Relationship Breakdown: Wills and Joint Ownership

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When a relationship with a spouse, civil partner or cohabite breaks down should consideration be given to what will happen in the event of death?

Yes. It is likely prior to the breakdown of a relationship that a spouse, civil partner or cohabitee will have made some provision for the other. Whenever a personal relationship changes or breaks down it is important to ensure that testamentary wishes and ownership of property is reconsidered in the light of the new circumstances.

Does a Decree Absolute in divorce or final decree in civil partnership dissolution proceedings revoke a will?

No. The will remains valid but any gift to the ex-spouse will fail as if he died on the date the divorce was finalised.

Ensuring that an up to date will is in place is a priority not only in terms of who is to benefit in the event of death but who is appointed to administer the deceased’s affairs. In doing so situations can be avoided where an ex-spouse has been appointed executor or even a guardian to any step-children in the will since again these appointments would fail.

Prior to a relationship breakdown it is understandable that a spouse, civil partner or cohabite may have benefited the other party in some way whereas upon the breakdown of the relationship it is likely that a spouse, civil partner or cohabite may feel differently and might even wish to exclude the other from benefitting in the event of their death. If there is no will then the Intestacy Rules set out who is to benefit by default. Depending on the size of the estate, an estranged spouse or civil partner may inherit the entire estate and if applicable then children, parents, siblings, uncles and aunts in that order.

Can a surviving cohabite inherit on death?

Only if the deceased has provided for them in his will. A cohabitee, whether former or existing, does not benefit under the Intestacy Rules.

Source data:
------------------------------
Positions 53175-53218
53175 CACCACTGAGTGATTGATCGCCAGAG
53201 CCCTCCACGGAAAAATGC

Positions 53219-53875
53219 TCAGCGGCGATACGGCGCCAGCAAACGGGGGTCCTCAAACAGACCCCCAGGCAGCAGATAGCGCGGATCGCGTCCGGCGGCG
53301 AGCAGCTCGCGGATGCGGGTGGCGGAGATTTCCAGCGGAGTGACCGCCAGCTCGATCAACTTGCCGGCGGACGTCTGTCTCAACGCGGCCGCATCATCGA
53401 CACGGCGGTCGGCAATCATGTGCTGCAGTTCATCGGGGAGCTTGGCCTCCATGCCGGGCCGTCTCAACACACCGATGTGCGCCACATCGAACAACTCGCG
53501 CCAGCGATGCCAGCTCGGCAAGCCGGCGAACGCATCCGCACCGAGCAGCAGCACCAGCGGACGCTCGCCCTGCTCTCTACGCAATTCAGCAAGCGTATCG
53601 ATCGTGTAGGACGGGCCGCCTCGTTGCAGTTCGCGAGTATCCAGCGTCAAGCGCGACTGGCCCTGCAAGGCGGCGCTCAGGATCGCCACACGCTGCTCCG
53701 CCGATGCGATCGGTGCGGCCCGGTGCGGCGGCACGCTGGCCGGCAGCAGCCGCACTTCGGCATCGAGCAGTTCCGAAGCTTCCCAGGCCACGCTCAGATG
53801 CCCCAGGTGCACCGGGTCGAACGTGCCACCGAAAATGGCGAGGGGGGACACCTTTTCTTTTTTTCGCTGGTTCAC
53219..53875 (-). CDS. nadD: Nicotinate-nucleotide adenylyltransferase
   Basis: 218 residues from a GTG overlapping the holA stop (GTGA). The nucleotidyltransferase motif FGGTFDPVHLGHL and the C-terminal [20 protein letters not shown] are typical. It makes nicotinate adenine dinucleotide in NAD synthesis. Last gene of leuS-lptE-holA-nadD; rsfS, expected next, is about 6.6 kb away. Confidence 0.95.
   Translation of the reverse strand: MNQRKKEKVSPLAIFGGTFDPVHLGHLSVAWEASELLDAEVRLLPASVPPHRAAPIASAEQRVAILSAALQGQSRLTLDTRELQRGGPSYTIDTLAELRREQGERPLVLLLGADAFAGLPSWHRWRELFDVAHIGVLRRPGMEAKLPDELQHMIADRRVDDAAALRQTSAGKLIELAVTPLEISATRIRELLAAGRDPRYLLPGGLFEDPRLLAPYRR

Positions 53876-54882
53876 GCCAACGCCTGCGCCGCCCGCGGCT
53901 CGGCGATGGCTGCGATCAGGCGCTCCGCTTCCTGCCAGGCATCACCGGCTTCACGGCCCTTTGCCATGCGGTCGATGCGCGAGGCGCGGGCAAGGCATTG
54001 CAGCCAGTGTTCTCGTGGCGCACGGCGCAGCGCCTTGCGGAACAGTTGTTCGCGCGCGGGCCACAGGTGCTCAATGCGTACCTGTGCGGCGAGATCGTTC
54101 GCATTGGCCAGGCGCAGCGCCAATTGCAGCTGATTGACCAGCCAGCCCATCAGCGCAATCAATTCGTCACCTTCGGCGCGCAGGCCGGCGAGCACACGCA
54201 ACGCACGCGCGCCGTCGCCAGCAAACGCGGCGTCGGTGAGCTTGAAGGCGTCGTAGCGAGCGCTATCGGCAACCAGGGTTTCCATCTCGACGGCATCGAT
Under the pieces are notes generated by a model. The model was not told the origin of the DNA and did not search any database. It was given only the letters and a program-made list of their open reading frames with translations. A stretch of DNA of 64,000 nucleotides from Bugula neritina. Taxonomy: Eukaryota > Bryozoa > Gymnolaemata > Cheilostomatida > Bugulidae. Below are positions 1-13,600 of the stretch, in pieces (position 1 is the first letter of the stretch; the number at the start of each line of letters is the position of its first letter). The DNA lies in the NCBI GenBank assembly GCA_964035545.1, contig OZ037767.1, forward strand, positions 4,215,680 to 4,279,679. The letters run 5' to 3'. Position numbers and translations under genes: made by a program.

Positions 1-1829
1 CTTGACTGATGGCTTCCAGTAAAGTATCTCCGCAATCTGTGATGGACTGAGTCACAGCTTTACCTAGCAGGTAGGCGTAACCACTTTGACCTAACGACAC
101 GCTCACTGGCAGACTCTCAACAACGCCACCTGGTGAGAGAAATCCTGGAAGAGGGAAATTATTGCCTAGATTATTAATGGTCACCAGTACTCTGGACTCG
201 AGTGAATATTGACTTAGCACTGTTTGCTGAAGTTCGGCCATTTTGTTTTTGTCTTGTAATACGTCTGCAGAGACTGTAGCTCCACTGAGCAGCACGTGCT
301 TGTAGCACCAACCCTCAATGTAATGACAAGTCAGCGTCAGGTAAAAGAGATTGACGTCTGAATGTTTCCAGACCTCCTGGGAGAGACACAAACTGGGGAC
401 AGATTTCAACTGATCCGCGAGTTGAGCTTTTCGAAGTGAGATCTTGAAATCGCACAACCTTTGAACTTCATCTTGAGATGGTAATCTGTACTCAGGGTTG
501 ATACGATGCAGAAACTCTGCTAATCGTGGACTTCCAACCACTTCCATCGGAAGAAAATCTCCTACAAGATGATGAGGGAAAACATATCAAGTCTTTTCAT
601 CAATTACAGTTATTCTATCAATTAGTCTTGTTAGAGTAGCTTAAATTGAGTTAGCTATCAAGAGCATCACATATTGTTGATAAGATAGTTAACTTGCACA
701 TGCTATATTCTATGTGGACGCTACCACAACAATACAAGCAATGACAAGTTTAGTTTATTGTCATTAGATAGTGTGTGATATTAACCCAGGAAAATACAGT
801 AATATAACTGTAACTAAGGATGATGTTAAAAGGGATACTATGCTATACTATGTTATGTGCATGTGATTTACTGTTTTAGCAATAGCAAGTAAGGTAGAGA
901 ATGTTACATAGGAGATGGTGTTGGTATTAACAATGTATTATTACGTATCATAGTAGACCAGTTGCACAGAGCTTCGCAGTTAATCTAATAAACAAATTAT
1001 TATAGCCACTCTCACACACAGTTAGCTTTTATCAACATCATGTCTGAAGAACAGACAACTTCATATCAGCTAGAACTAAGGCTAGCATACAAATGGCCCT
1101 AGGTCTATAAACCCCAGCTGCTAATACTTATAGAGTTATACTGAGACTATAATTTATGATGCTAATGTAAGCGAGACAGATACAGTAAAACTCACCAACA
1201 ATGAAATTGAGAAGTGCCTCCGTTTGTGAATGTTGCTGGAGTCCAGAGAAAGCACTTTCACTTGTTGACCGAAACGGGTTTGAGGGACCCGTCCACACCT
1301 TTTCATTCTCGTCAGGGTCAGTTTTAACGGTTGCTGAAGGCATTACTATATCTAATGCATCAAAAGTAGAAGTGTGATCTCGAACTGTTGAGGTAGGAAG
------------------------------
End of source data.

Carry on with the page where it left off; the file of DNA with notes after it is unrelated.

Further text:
What consideration should be given in the event of remarriage or entering into a civil partnership?

A remarriage or a new civil partnership revokes an existing will by operation of law unless the new will itself is made in contemplation of a specific marriage or civil partnership ceremony. It is also important when entering into a remarriage or a civil partnership to carefully consider how financial affairs are to be dealt with after the marriage or civil partnership particularly where there are competing interests between providing for a new spouse or civil partner on the one hand and the children from previous relationships on the other.

What happens to jointly owned property on divorce?

If property is owned as joint tenants, meaning the whole of the property is co-owned, then there is a legal principle known as the Right of Survivorship which means that the property will pass automatically to the surviving co-owner of the property even if divorce or civil partnership proceedings are taking place or the parties separate and even if there is a will specifically dealing with that property in a different way.

The beneficial joint ownership arrangements need to be altered so that the parties become tenants in common which means each will have a specified share in the property and each share of the property will pass according to the terms of the deceased’s will if they have a will or under the Intestacy Rules if they do not.

How can joint tenancy be altered so that each party owns a specified share in the property?

By what is technically known as a Severance Notice which must be sent to the joint owner and the arrangement should then be registered with the Land Registry for completeness. This results in a notional 50:50 share until such time as a final agreement is reached in relation to the jointly owned property.

Does divorce sever a joint tenancy?

Not directly. However, the courts will consider whether there is sufficient immediate intention to receive a specific share made by either party to the divorce proceedings. If the court believes there is such an intention then it will sever the tenancy during the proceedings.

Why is it crucial to make a will during divorce proceedings?

To ensure that the surviving spouse does not inherit by default under the Intestacy Rules. It is important to ensure that 50% of property currently owned passes to the deceased’s preferred beneficiaries as provided for in their current will rather than under an out of date will or under the Intestacy Rules.

If you have any queries with regards to relationship breakdown please contact Paul Jordan at Slee Blackwell 2 Lime Court Pathfields Business Park South Molton on 01769 575982 or 01271 349959 or email at [email protected]